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Can "for" when used in reason clause be used at the beginning of the first sentence?

1 - Because he is getting old, he can't run as fast as he used to.

2 - For he is getting old, he can't run as fast as he used to.

What I want to learn is whether 2 is possible but rare or totally impossible.
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Comments  
It is impossible.

As is an alternative to Because.
and I would like to ask whether "for" can be used in answer to a question like "because"?

A: Why can't he run as fast as he used to? B: Because / For he is getting old.
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Unfortunately not!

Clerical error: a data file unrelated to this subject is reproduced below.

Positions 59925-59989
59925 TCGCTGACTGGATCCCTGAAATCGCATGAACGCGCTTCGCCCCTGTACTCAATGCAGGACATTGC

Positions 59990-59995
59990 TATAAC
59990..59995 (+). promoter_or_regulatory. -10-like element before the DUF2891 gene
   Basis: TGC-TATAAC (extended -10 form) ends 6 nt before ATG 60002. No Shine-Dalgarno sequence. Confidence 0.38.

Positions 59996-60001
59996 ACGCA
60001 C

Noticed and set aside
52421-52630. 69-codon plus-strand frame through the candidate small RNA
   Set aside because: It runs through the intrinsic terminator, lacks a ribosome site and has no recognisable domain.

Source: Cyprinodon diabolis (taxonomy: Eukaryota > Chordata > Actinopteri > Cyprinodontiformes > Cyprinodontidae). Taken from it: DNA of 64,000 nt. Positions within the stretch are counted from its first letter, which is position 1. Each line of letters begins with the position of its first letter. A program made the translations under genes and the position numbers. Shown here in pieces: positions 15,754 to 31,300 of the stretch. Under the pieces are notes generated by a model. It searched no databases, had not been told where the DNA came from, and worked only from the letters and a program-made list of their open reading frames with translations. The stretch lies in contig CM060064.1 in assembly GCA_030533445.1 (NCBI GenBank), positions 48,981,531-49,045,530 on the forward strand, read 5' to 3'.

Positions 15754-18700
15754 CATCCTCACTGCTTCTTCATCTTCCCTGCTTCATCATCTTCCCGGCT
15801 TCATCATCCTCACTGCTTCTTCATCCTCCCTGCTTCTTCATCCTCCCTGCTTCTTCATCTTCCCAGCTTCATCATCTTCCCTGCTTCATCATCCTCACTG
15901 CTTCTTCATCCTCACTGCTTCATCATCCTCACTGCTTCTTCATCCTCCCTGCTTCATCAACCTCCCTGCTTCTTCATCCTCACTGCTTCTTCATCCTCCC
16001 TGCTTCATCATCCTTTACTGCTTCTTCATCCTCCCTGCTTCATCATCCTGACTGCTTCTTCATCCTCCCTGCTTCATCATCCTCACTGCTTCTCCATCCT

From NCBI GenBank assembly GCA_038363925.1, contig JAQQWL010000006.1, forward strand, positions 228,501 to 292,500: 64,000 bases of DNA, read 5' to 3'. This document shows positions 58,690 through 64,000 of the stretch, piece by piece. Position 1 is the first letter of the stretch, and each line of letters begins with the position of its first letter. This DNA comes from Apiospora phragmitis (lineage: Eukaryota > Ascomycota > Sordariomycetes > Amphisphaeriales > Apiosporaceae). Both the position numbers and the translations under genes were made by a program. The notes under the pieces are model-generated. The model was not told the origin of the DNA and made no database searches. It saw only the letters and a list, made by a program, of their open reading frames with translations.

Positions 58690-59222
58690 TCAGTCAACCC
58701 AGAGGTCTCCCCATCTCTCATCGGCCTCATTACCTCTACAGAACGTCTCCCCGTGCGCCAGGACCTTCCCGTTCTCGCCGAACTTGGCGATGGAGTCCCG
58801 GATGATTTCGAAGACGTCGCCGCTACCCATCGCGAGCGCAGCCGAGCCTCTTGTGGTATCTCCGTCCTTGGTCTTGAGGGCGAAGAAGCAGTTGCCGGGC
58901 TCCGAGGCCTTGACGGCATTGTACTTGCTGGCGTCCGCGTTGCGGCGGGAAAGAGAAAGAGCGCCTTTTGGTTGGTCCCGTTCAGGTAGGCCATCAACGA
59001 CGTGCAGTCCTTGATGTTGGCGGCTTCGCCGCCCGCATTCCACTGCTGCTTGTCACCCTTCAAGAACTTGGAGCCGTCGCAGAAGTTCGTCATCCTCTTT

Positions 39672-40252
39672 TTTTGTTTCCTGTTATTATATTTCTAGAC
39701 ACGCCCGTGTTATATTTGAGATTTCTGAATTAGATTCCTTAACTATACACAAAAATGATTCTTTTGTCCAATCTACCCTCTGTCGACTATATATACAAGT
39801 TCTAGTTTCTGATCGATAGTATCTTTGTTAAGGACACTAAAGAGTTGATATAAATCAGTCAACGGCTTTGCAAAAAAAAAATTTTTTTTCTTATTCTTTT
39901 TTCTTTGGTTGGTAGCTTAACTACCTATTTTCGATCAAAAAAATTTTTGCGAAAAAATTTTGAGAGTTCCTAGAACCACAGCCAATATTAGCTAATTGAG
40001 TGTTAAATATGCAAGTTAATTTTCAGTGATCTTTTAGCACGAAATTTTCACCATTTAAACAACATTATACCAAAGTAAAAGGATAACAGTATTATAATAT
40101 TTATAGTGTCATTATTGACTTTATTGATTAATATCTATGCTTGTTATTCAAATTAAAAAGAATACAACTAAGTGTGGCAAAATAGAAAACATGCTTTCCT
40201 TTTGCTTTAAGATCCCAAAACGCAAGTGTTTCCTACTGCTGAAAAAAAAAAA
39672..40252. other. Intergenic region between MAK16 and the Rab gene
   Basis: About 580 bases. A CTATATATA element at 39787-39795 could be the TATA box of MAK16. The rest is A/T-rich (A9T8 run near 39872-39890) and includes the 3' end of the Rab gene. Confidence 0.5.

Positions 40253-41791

"For" presents a reason for something previously said by the same speaker:

1. I have no intention of buying a cat. For the cat is an idle creature, and much inclined to lechery.

"Because" presents a reason for something previously said or something that is about to be said, or answers the question "why":

2. "Why don't you buy a cat?" "Because cats are idle, lecherous creatures."

3. Because cats are idle, lecherous creatures, I have no intention of buying one.

MrP
thanks.
Nona The Brit
It is impossible.

As is an alternative to Because.

I don't think that as can answer the question "why."
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Teo
Nona The Brit
It is impossible.

As is an alternative to Because.

I don't think that as can answer the question "why."

I believe it is possible.

Q: Why are you late to work?

A: As it is raining outside, I am late to work.
According to Michael Swan's Practical English Usage, Third Edition, since and as cannot be used to answer the question "why."
I see. Do you see anything wrong in my Q & A, grammatically?
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